Category Archives: SQL

SQL Formatting

Let’s standardize how we write SQL.  What joy.   Rarely, have I seen consistency in how SQL is formatted, and often it is not even considered.

Here is the standard I use which makes it  easy to read both simple and complex queries.  Here is an example:

select                                       as book_id,
   b.title                                    ,
   group_concat(a.first_name, ' ', 
                a.last_name, separator ', ')  as authors,
   b.published                                ,
   books b
   left join book_authors ba on = ba.book_id
   left join authors a on ba.author_id = 
   b.published < '1900' and
   a.nationality = 'English'
group by
order by
   b.published desc,


  1. Lower case all keywords. See Why Shout in your SQL?
  2. Keywords that group sections – select, from, where, group by, having, order by, and limit should be on their own line with no leading spaces.
  3. Code between the keyword groupings should be indented
  4. Indentation should be 3 spaces.
  5. No line should exceed 79 characters
  6. All table names must have an alias, if more than one table is used
  7. All field names should be prefixed with an alias,  if more than one table is used
  8. Select, group by, and order by clauses should have each field on it’s own line, but may not if the list is small.
  9. Select fields should be broken up into multiple properly indented lines when long or complicated.  For example, when using functions like concat_ws, substring, etc.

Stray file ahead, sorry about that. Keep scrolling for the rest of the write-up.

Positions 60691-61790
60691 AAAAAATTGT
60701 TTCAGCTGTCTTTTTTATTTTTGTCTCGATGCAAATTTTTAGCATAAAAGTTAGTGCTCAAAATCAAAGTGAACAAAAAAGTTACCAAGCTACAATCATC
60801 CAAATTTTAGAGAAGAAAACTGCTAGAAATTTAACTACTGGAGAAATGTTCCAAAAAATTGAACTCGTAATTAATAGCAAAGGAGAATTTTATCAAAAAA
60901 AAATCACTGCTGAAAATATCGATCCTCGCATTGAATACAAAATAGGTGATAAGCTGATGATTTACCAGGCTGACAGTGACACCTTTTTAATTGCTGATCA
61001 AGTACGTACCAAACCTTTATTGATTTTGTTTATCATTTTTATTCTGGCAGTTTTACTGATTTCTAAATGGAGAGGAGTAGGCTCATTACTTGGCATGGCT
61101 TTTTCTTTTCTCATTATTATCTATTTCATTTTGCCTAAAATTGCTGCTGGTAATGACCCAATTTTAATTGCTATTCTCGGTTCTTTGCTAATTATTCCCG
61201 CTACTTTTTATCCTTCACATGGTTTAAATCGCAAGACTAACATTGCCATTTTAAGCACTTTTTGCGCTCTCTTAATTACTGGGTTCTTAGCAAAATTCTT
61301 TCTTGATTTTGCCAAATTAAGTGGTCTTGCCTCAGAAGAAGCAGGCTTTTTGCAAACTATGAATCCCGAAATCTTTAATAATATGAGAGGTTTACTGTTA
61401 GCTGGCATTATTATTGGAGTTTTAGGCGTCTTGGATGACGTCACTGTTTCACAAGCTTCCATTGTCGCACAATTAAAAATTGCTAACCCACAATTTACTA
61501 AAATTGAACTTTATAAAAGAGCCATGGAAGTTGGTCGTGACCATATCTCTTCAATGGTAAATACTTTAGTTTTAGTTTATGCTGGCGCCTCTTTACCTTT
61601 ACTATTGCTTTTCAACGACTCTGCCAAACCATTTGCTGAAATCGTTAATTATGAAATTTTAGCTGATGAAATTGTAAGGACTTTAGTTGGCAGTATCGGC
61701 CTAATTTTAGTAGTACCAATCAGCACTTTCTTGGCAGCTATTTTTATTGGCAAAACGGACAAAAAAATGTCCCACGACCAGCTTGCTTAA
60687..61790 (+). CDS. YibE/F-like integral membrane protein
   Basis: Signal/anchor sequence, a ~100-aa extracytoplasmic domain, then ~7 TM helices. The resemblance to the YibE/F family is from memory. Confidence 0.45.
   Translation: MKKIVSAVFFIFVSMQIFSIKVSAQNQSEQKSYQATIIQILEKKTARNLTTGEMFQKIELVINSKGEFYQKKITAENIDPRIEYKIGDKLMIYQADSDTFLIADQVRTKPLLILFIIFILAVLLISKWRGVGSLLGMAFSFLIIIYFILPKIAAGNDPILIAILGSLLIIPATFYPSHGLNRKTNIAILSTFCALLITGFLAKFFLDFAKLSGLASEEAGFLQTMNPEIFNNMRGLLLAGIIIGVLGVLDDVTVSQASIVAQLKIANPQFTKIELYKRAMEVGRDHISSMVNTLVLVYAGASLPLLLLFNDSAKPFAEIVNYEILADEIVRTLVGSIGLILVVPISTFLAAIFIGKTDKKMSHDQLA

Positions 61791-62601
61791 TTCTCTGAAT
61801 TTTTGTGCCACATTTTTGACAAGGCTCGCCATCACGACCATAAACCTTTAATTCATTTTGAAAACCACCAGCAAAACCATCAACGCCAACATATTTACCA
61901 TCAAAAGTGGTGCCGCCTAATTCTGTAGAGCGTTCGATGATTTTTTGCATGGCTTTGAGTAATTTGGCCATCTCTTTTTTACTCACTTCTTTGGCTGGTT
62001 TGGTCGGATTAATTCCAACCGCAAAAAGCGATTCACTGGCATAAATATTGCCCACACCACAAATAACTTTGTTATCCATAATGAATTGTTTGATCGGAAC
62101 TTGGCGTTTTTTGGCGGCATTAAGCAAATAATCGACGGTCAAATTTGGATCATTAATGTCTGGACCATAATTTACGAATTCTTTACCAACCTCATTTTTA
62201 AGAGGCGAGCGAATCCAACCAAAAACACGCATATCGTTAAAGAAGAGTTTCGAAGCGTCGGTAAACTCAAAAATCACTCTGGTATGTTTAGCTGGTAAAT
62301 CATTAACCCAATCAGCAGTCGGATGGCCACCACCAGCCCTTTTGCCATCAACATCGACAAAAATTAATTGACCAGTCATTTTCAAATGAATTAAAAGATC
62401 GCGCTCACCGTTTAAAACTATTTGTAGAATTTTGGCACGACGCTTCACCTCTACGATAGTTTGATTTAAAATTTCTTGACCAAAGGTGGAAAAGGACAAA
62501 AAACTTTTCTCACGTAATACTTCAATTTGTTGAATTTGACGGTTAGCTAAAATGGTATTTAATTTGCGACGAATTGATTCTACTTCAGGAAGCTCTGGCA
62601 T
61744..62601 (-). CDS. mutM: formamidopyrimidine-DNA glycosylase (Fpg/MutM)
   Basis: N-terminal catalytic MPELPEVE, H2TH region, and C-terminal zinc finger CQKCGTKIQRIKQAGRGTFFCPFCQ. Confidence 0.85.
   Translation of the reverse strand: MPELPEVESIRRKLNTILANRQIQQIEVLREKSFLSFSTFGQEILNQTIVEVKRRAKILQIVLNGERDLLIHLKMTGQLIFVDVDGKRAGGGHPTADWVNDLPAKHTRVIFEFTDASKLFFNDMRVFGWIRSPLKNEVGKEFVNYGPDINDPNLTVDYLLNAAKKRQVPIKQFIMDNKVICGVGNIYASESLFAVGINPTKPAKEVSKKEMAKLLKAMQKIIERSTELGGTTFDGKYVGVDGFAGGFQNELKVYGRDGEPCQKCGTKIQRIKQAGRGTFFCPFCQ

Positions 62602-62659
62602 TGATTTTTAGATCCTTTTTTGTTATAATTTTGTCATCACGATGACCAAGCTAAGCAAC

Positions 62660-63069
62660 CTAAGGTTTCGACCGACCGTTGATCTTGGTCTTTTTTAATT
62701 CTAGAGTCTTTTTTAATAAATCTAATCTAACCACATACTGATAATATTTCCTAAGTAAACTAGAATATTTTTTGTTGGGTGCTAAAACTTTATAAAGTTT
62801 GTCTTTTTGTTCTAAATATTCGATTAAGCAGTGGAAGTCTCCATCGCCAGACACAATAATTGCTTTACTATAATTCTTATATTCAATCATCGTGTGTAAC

10. Select clauses may horizontally align ‘as’ names
  11. From clause should have each table on its own line
  12. From join clauses may want to have each join condition on its own line indented in, if they are long
  13. Where and having clauses should have each ‘and’ condition on its own line
  14. Conditions may horizontally align on =, <, <=, >, >=, !=
  15. Joining keywords on, and, and or should be never start a new line.
  16. Nested queries should be formated the same way with additional indentation necessary to line them up
  17. Semicolon should be on it’s own line with no leading spaces.

More Examples

Line up field ‘as’ names
   a.col              as name1
   a.long_column_name as name2,
   func(a.other)      as name3
Long join statements
   usage u
   left join usage_detail ud on
      u.usage_id = ud.usage_id and
      u.status_id <= 500 and
      (ud.trans_type = 'TD' or ud.position = 'R26')
The case statement
      when t.trans_type is null then
      when t.trans_type in (20, 50) then
         (-1) * qty * amount
          qty * amount
      end as total
select as order_id
   orders o
   left join (
         count(*) as orders
      ) ois on = ois.order_id
   o.order_date       >= '2015-02-01 and
   date(o.order_date) <  '2015-03-01
The insert statement

Same general rules apply

insert into audits
   (table_name, column_name, id, old_value, new_value)
   ('customers', 'status_id', 8056, 10, 200)
The update statement

Same general rules apply

   status_id = 500
   customer_id = 8011
Table creation scripts
set foreign_key_checks = 0;

-- drop table /*! if exists */ parties;

create table parties (
  party_id          integer unsigned  not null  auto_increment primary key ,
  party_type_id     integer unsigned  not null ,
  institution_id    integer unsigned  ,
  name              varchar(255)      ,
  first_name        varchar(255)      ,
  middle_name       varchar(255)      ,
  last_name         varchar(255)      ,
  username          varchar(255)      ,
  email             varchar(255)      ,
  phone             varchar(255)      ,